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At Sushi Train in Lions Head, a reinvented Chef Yang's is on the right track

Ebi on Board



If you are planning to propose marriage any time soon, I have an idea for you. Take your beloved to Sushi Train, the new conveyor-belted Japanese eatery in Lions Head. You're going to need to recruit an accomplice. (You can call me. I love this kind of stuff.) Ask the accomplice to sneak the engagement ring onto one of the tiny plastic color-coded plates circulating the restaurant through the refrigerated monorail system. (I suggest a red plate, since that's where the premium-priced items are served.) Then, when you're whispering sweet nothings and watching the plates go by — crunchy shrimp, tuna with avocado, California roll — boom! Diamond ring! Will you marry me?

Yes! A thousand times yes!

Honestly, that's how I feel about Sushi Train, even without the bling. As a fellow diner recently said, "This is about as much fun as dining can be."

Let me start off by saying this: If you've dined recently at Nobu or Sushi of Gari, or supped shoeless in a private room anywhere in Asia with a defending Iron Chef, please keep it to yourself. We're not talking about seared toro with lotus root or uni with citrus blossoms right now. We're talking about better-than-supermarket sushi, priced reasonably and delivered in a really fun way.

Also, if you dined at Chef Yang's Chinese buffet, the predecessor establishment run by the current owner, erase that experience from your visual and olfactory memory. The Yang team reworked the store, which floats like an island in the Stein Mart parking lot, into a dazzling room appointed with intriguing lights and tiles and comfy colorful furniture.

The pan-Asian menu sprawls from bento boxes to hibachi, with whistlestops along the way at noodles and rice. The centerpiece, of course, is the sushi train. More like a stainless-steel moving sidewalk for fish and rice, it winds through the room inside a refrigerated glass tunnel, like a longer version of Snow White's glass coffin, or what might happen if Rube Goldberg were asked to fashion a Lazy Susan out of a Habitrail.

If you're dining alone or with one or two people, you might want to sit facing the train. If you're with a larger group, however, it's probably better to pick a table that abuts the train. That way, you can appoint someone at the head of the table, with access to the glass tunnel, to act as table captain. I offer this advice after two experiences with kids. The first time, I positioned myself as captain and doled out the plates on a need-to-eat basis. It was perfect. The second time, our party of five faced the train, and it was mayhem, with kids plucking $4 plates out of the tube as fast as I could yell, "Scrape that wasabi out of your brother's ear." With so many tantalizing delicacies — fluffy cilantro sprigs and deep-fried ebi (shrimp) tails — chugging by, you can see how things can get a little crazy.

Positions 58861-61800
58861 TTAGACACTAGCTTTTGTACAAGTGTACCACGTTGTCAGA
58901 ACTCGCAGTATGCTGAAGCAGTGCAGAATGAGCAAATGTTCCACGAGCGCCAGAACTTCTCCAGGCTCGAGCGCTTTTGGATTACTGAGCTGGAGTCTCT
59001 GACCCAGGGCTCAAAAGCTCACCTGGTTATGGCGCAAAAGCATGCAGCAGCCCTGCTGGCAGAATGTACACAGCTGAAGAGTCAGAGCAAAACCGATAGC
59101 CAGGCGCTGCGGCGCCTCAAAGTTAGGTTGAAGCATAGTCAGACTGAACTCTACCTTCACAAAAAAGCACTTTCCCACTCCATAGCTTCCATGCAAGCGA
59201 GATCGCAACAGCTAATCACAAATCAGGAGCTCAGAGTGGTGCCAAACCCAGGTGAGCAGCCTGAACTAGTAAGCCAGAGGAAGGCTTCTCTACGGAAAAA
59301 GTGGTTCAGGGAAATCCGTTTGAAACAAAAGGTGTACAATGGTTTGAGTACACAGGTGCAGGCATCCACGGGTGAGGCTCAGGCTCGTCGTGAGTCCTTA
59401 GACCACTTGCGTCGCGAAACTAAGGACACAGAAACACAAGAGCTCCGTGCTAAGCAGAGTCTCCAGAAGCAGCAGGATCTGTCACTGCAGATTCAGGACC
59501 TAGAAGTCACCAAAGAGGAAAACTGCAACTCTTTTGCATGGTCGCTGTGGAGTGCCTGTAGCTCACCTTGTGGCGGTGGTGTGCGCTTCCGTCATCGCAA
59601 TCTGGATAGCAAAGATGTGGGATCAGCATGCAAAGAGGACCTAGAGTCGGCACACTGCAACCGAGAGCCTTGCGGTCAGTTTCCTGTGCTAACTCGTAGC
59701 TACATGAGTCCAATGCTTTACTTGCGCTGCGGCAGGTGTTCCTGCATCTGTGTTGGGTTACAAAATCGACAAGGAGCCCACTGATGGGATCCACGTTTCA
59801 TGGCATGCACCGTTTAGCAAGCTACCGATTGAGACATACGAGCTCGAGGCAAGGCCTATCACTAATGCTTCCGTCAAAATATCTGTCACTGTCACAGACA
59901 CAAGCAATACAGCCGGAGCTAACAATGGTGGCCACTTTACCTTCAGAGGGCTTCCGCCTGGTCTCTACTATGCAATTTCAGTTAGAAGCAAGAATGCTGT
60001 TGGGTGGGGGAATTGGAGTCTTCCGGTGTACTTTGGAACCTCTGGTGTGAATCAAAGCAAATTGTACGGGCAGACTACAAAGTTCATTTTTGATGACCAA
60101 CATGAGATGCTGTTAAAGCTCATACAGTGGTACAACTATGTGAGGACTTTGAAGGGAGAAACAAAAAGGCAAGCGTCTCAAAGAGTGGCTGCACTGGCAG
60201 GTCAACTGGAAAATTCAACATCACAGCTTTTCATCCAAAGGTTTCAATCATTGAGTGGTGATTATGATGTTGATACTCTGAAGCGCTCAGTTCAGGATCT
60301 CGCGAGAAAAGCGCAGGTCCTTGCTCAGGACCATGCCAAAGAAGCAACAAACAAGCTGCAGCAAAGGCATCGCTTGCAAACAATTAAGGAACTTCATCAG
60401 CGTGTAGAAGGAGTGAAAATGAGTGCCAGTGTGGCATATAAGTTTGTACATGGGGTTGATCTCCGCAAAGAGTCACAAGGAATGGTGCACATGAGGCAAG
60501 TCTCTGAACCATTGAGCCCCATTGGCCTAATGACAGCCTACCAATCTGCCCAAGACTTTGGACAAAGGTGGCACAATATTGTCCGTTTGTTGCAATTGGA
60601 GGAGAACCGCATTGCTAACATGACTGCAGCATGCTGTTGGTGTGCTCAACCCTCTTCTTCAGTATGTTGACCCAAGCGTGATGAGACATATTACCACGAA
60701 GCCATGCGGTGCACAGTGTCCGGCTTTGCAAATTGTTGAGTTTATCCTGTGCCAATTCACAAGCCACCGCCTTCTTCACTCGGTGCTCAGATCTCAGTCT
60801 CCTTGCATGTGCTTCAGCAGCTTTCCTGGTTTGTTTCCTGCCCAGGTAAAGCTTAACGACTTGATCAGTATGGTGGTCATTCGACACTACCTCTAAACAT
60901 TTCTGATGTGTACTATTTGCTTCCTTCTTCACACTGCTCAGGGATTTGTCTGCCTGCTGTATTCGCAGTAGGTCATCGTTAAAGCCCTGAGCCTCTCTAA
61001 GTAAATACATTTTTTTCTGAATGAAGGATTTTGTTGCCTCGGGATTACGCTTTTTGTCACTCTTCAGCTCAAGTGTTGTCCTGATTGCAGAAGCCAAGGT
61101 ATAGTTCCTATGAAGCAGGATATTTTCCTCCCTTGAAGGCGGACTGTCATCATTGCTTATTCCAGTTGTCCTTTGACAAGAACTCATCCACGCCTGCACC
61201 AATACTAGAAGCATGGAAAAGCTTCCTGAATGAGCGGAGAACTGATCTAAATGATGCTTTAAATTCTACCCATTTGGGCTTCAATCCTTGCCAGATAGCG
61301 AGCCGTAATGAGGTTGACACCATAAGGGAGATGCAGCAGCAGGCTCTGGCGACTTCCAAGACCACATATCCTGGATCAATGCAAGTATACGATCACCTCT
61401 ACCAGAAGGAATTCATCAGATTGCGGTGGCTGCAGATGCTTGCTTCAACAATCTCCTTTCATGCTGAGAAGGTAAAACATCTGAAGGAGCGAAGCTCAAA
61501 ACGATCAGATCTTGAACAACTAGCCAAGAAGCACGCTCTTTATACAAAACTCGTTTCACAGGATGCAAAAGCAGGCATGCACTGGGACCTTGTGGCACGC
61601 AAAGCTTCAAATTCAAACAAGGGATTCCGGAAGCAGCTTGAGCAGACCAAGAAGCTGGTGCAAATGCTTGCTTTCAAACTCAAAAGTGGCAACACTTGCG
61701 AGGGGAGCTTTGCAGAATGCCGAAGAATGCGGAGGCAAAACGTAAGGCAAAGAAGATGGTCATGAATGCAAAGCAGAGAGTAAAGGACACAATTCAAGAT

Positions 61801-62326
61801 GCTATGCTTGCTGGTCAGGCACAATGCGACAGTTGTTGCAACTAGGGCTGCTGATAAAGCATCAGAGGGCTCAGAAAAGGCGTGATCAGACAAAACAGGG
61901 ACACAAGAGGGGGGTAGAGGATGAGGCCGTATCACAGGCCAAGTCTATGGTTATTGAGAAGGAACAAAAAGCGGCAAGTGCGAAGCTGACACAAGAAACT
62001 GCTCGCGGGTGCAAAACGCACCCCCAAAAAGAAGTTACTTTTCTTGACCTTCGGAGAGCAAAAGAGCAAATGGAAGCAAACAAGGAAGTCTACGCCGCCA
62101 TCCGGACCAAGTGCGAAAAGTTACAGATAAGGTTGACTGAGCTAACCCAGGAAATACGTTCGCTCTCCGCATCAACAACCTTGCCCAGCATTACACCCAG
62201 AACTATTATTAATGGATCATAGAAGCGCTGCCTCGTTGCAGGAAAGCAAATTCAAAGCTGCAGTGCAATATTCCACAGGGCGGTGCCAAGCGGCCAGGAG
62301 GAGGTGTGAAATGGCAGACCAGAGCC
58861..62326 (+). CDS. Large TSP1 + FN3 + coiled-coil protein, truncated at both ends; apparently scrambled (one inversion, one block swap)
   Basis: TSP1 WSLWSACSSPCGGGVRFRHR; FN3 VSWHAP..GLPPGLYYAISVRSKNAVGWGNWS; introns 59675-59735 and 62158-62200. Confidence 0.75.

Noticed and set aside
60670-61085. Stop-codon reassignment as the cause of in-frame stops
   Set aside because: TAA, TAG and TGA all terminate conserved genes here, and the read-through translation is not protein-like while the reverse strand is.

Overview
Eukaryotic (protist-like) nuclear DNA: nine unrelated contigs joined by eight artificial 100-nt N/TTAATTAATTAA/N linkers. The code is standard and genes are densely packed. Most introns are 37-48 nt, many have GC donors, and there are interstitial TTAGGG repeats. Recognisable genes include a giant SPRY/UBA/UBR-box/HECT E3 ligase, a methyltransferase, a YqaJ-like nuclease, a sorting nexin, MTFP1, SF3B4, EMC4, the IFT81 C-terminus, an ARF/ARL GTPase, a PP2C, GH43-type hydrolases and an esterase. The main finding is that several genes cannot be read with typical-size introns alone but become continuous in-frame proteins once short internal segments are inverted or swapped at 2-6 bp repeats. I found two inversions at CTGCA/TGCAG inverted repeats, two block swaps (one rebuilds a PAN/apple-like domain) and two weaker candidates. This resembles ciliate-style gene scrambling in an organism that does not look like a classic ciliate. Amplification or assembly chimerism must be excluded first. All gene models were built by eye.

While I'm acting all motherly, let me offer a little more advice: Don't get carried away by the train. It is fun to pluck tapas-size servings from the conveyor belt — in the same way that it's inexplicably fun to flag down a dim sum server or chase your duffel bag around an airport luggage carousel — but it can get pricey. Consider this: A red saucer with three or four slices of roll costs up to $4 on the train. Meanwhile, a lunch combo of three entire rolls, plus choice of soup or salad, is $9 when ordered from the menu. (That's close to 20 pieces of sushi, and the yellowtail with scallion was as good as we have found anywhere.)

In our experience, a sound approach was to mix and match a medley of cooked and raw, from train and menu. That way, you have plenty of food on the table, so you can wait for the better plates to pull into the station.

From the Chinese lunch menu, Mongolian beef was a generous portion of thin, tender tags of beef tossed with an unsubtle abundance of sliced white onion and served with fried rice and choice of salad or soup (egg drop, miso or hot-and-sour). It was not a destination dish, to be sure, but as part of a larger family-friendly meal, the sweet-and-salty profile was a hit with younger diners. Similarly, orange peel chicken was a heavy-handed and sticky treatment of fried chicken nuggets and steamed broccoli, which our young people devoured.

Meanwhile, we adults kept our eyes on the prize, namely an endless stream of fresh sushi passing by our table. (Here's a challenge: See if you can get through a meal without a single reference to Lucille Ball in the chocolate factory.)

The train carries an admirable array, from straightforward salmon nigiri to elaborate rolls such as the Sunshine (shrimp tempura and avocado topped with spicy tuna, kiwi and barbecue mayo); Titan (spicy tuna and avocado topped with salmon and spicy mayo); and Pacific (salmon, tuna, yellowtail, avocado, asparagus and cilantro wrapped in pink soy paper).

The standout in our experience was the Samurai roll (spicy tuna and avocado topped with tuna and salmon and a finely chopped mango salsa). A whole roll ordered off the menu is $11, while three bites from the train is $4.

Conversely, the most disappointing was the spider roll, whose over-sauced innards of fried soft-shell crab were saturated and mushy by the time we rescued the dish from the rails.

But overall, it was a successful trip aboard the sushi train, at a price well below what we usually pay for so much maki. We'll be back often, for lunch and dinner — with and without kids. With the right ordering and seating strategies in place, Sushi Train is a perfect family restaurant.

Who knows? If my engagement-ring-on-the-track scheme succeeds, it could also be the perfect place to start a family.

Sushi Train serves lunch and dinner daily. Wine, beer and sake are available.


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